I have often wondered…… do we really listen to sermons anymore? I mean, really listen to hear God speak? Or have they become something that entertains or bores? Do they challenge us, teach us, bring us any good news, encourage us to be growing disciples? Please note I am not putting the emphasis on the preacher here; are we, as the listeners, really thirsty to hear more of the Lord we follow? Do we expect anything serious to happen or is it a time to think about other things? You see, I’m really worried about ‘the sermon’ and for a number of reasons:
First of all, I believe they are ‘one-sided’. They take a long time to prepare – with the praying, preparatory reading, writing and crafting. They are the preacher’s attempt to ‘open the Word of God’ for the congregation to hear but how many of us as listeners really prepare ourselves and are able to take it all in? How many of us are able give a comment to the preacher at the end of the service about it?
Secondly, I think the sermon should supplement and enhance the Bible study, prayer life and development of the congregation. However, because so few of us engage in any of these things either corporately or individually during the week, we often don’t know our Bibles (or the literary giants often quoted) well enough to be able to really engage with what the preacher is on about.
Thirdly, because we aren’t always able to engage with the sermon, and that is the only time we perhaps get to listen to the Word of God, how much can we remember as Good News to sustain us and share with those people we meet and talk to during the following week?
Fourthly, how much does the sermon help us grow as disciples of Jesus? Discipleship is defined as being about a relationship between the teacher (Jesus) and student (us); something that is personal, a commitment, a responsibility. Do we develop that relationship Sunday by Sunday?
Fifthly: I am thrilled that there is a growing number of worship groups. I understand though, that some of them worry that no-one will ‘preach the sermon’. We could use this opportunity to use the ‘sermon slot’ to read the chosen Bible passages together and discuss them, sharing what they say to each of us. No-one has to be expert at Biblical criticism to do that! I believe we have become de-skilled, disabled and inhibited over the years and now we have a real opportunity to have holy conversations with each other, share stories of our faith and try to discern together what God is saying to us.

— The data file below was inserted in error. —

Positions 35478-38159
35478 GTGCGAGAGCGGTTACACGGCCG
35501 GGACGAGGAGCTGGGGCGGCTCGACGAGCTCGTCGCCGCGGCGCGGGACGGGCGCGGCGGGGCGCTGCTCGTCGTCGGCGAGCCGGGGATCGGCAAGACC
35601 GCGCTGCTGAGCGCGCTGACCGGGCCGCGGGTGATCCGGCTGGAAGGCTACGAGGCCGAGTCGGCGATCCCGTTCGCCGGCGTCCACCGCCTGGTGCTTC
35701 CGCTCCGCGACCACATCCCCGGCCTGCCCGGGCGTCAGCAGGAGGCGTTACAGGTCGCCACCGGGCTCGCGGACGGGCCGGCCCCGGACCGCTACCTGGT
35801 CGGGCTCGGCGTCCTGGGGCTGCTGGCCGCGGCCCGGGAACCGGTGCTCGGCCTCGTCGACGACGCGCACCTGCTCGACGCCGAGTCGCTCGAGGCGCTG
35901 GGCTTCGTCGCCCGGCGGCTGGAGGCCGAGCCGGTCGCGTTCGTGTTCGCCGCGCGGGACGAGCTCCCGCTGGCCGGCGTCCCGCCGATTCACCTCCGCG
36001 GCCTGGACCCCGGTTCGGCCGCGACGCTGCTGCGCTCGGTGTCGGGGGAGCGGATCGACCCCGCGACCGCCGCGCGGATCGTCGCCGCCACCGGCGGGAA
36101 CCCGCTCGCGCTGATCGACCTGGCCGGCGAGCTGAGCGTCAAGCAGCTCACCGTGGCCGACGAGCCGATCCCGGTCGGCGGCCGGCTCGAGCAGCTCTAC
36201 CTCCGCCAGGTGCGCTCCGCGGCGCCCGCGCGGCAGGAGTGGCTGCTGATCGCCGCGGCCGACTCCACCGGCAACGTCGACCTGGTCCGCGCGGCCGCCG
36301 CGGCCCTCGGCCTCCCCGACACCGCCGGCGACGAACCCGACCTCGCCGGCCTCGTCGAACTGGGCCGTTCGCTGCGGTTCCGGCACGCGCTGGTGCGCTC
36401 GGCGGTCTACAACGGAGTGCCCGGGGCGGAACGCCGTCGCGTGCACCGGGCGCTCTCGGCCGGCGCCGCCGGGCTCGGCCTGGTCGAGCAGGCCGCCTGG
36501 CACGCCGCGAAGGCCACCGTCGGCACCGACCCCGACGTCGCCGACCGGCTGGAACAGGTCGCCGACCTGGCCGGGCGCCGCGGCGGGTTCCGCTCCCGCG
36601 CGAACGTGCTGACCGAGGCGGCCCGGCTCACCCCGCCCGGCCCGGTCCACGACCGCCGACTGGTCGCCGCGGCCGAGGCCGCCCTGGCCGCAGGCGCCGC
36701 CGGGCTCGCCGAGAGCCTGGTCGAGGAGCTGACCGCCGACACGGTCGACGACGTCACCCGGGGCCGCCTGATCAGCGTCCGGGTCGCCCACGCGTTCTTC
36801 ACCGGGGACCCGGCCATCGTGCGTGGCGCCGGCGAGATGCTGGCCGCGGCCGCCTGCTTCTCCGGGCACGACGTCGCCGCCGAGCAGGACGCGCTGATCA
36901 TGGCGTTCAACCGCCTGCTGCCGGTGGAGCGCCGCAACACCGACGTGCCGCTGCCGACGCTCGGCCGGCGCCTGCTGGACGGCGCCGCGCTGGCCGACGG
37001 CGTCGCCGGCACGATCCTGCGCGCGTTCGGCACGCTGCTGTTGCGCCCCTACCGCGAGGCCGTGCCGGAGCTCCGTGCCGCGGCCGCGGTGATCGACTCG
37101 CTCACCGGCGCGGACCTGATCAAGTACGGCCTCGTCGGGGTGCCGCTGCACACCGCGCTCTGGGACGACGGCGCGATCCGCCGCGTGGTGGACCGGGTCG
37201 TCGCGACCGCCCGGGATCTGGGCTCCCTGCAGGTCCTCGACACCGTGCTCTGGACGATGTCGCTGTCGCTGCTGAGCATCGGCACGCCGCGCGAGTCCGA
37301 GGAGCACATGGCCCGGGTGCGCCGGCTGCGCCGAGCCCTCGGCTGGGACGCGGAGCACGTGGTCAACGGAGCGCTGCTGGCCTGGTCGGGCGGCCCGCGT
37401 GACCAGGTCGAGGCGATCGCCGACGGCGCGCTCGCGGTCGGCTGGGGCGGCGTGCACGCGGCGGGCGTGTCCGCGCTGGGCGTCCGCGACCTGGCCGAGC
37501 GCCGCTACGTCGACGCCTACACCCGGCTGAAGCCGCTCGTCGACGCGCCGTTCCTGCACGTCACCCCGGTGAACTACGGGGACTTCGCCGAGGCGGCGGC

Perhaps this sounds shocking – not only to those who believe the sermon to be a vital part of our traditional heritage, but also to those who don’t like sharing their faith stories! I think it is shocking that disciples of Jesus Christ don’t talk about their faith and that we don’t seem to want to develop our discipleship. Let us use this opportunity to grow our confidence in Jesus Christ and talk more about him.
I’ll close with some words from Fred Kaan:
Give us faith to be more faithful,
give us hope to be more true,
give us love to go on learning:
God! Encourage and renew!
|Good Luck, Helen!Helen Hogg, our Synod Finance Officer, is raising money for the Mozambique Fund on August 14th by launching herself on a zip wire in Bethesda, Wales. This is the longest zip wire in Europe and the fastest in the world, travelling at up to 100 mph.If you would like to sponsor Helen please contact her at synod office on 0191 232 1168 or email email@example.com|
Northern Synod representatives travelled to Birmingham for the one day meeting of General Assembly called on June 27th to discuss the marriage of same-sex couples. Assembly agreed that local church meetings should be responsible for deciding whether to apply to register their church buildings for such services, but that this should be treated as a constitutional change to be referred to back synods before ratification by the 2016 Assembly. A pastoral letter outlining the process and inviting response has been sent by the General Secretary to all churches.
NEWS OF PEOPLE
There are a number of changes of ministry taking place in our churches during these summer months.